While other answers here are correctly point out that passing an instance of a class is better than passing 30 parameters, be aware that a large number of parameters may be a symptom of an underlying issue.

E.g., many times static methods grow in their number of parameters, because they should have been instance methods all along, and you are passing a lot of info that could more easily be maintained in an instance of that class.

Alternatively, look for ways to group the parameters into objects of a higher abstraction level. Dumping a bunch of unrelated parameters into a single class is a last resort IMO.

See How many parameters are too many? for some more ideas on this.

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In what sense are these parameters unrelated? They are all used by this method. That's a very strong relationship. What's more, parameters on the stack are generally preferable to state. Think about multi-threading. –  David Heffernan Nov 10 '11 at 17:24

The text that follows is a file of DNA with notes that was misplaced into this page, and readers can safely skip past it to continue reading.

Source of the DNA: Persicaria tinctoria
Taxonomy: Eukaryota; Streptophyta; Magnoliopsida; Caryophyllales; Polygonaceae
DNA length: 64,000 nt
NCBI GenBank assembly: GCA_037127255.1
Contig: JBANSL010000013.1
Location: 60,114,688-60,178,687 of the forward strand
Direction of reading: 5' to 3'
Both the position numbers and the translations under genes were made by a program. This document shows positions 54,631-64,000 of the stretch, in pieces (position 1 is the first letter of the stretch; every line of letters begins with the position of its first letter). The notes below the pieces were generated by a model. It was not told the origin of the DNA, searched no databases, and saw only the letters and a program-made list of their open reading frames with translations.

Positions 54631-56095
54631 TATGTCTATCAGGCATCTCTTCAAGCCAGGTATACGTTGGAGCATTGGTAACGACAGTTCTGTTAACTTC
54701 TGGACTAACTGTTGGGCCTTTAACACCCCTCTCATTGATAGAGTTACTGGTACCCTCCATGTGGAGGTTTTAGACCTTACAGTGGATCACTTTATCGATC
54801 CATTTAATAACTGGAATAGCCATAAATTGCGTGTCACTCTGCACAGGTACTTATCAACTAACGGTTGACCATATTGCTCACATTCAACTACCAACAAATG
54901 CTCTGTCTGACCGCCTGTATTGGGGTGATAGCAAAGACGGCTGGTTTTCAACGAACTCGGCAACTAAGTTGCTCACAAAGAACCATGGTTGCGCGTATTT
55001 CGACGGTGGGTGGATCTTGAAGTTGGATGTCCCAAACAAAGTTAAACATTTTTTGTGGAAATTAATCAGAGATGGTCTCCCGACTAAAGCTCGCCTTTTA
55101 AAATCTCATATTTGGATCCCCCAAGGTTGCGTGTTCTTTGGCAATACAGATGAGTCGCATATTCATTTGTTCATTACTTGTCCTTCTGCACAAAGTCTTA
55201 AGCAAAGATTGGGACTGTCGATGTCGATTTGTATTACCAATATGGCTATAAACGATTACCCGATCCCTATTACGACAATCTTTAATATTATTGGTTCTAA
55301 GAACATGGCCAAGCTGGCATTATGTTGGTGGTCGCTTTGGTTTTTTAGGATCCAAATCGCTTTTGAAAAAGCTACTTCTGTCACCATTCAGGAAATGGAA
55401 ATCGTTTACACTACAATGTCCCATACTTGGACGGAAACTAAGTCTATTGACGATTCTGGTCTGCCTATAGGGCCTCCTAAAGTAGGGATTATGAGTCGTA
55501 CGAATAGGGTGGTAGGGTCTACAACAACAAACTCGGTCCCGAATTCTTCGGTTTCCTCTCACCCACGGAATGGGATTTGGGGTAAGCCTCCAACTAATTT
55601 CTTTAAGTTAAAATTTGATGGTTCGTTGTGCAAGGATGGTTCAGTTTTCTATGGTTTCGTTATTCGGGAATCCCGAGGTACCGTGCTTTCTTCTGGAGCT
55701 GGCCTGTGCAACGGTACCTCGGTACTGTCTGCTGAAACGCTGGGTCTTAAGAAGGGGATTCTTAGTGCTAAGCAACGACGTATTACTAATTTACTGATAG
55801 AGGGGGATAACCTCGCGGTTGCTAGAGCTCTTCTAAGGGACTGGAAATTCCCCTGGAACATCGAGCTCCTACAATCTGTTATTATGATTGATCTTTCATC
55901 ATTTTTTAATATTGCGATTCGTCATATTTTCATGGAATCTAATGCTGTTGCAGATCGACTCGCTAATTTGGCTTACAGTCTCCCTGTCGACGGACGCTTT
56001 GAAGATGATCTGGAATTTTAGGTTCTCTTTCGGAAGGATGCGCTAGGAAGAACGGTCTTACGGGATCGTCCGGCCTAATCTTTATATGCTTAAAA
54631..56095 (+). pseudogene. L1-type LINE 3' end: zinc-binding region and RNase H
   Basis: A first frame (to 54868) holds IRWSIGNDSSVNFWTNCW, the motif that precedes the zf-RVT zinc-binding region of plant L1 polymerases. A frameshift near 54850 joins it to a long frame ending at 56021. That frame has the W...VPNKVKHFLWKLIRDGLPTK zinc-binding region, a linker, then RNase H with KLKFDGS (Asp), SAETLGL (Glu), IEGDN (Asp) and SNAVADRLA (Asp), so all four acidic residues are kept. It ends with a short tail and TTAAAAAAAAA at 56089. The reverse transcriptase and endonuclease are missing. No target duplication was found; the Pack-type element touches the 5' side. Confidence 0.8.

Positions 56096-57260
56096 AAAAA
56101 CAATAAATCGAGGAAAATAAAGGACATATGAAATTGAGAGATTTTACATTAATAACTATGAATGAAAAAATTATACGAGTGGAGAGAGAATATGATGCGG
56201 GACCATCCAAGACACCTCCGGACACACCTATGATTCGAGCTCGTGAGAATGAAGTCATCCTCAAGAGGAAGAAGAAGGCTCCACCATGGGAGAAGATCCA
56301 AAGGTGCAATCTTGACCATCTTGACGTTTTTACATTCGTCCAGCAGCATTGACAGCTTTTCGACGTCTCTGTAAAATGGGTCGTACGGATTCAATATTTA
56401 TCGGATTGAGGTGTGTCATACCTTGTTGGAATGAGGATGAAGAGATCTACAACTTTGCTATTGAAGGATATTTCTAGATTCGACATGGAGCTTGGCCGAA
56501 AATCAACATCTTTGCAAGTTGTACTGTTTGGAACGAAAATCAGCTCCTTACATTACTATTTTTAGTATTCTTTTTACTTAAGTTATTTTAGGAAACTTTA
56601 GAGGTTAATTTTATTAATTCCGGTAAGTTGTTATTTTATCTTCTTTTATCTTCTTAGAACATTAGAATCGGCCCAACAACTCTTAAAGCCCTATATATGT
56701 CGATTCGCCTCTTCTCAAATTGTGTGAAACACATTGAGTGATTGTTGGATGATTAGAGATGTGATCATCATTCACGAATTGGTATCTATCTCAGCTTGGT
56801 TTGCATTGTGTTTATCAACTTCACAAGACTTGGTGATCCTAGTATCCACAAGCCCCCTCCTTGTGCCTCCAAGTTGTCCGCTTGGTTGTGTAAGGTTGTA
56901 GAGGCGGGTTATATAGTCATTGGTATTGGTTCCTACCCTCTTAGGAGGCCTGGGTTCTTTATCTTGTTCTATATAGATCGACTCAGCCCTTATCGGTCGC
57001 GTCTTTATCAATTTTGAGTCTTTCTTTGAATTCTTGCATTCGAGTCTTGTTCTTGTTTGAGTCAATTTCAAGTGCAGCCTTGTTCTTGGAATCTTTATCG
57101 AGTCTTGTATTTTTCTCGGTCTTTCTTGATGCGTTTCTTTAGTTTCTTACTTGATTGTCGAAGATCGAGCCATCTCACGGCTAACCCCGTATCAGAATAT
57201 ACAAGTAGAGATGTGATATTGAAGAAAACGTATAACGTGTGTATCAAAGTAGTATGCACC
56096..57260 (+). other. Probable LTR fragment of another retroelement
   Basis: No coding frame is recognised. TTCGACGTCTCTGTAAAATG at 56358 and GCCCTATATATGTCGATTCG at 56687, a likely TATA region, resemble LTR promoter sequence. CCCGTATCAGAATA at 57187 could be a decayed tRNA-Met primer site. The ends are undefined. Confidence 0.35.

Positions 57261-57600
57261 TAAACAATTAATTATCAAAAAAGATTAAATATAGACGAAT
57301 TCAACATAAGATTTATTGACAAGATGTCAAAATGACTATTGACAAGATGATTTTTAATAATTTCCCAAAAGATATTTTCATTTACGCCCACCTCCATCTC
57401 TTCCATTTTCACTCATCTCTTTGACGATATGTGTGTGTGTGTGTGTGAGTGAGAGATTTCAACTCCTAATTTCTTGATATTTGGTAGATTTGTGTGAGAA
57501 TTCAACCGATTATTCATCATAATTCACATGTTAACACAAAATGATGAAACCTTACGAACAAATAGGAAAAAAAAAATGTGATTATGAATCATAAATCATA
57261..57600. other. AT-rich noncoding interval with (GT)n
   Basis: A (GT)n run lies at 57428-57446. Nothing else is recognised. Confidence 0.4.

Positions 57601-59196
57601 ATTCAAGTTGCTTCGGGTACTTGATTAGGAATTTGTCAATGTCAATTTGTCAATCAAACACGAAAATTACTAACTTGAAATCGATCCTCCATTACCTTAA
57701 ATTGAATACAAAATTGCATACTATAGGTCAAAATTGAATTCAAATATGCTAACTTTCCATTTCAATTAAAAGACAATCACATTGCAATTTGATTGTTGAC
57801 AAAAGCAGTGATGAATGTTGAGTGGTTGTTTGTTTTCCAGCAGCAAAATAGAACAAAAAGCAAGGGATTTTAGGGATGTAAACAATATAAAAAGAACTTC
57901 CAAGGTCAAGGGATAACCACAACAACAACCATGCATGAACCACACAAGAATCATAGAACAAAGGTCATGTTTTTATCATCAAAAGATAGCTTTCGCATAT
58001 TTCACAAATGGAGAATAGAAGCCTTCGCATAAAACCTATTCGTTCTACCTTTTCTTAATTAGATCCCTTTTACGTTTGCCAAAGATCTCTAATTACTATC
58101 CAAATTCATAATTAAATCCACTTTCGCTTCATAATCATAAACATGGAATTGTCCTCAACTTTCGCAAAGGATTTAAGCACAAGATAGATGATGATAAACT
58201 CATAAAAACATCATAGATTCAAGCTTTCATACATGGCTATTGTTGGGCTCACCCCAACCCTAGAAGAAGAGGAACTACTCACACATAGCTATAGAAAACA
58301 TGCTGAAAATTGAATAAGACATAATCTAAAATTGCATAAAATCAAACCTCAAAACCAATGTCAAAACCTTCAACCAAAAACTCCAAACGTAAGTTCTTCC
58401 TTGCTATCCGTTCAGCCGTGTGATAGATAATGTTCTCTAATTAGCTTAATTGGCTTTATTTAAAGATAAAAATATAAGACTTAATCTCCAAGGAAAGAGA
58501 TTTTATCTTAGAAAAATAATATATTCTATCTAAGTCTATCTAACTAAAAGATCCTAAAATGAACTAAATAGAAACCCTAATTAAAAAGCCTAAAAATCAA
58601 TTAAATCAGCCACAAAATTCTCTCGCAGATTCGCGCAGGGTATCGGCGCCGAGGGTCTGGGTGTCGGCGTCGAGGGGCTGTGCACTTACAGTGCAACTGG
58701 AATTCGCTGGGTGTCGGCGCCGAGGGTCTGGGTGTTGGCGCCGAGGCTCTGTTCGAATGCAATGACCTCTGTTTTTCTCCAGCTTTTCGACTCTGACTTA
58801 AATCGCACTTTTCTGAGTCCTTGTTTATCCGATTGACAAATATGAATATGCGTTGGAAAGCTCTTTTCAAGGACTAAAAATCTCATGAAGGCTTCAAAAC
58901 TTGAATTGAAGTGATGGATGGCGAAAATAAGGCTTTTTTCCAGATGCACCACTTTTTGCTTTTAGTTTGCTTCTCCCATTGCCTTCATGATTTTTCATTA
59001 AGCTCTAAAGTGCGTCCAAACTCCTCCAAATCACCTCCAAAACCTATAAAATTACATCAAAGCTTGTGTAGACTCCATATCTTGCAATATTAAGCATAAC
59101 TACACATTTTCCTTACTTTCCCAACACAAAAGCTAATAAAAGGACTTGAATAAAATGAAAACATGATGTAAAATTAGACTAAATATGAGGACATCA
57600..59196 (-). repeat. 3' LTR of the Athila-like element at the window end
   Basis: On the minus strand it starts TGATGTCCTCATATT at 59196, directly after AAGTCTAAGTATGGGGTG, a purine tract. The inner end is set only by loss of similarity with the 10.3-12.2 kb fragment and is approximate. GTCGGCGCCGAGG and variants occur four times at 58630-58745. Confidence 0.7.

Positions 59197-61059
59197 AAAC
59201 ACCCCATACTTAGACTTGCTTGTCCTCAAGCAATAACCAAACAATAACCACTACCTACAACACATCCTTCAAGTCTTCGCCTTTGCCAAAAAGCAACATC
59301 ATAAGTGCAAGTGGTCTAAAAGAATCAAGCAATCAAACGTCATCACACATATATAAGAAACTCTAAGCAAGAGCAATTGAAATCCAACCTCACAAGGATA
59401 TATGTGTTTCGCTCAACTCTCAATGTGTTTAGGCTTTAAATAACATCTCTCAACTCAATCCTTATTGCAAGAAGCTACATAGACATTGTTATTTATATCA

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That can't be answered without seeing the OP's code, but I disagree that simply because two values are used together in a method, they have a strong relationship. If that were true, OO design would end up meaning creating one big class that holds every possible property used in your application. –  RedFilter Nov 10 '11 at 17:33
    
No you are right, not necessarily related. But also not necessarily unrelated. So, as you say, would need to see code to be sure. –  David Heffernan Nov 10 '11 at 17:47